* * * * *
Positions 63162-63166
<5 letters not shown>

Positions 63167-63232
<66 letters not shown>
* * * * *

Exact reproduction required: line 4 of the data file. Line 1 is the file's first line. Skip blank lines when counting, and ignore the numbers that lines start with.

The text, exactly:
<66 letters not shown>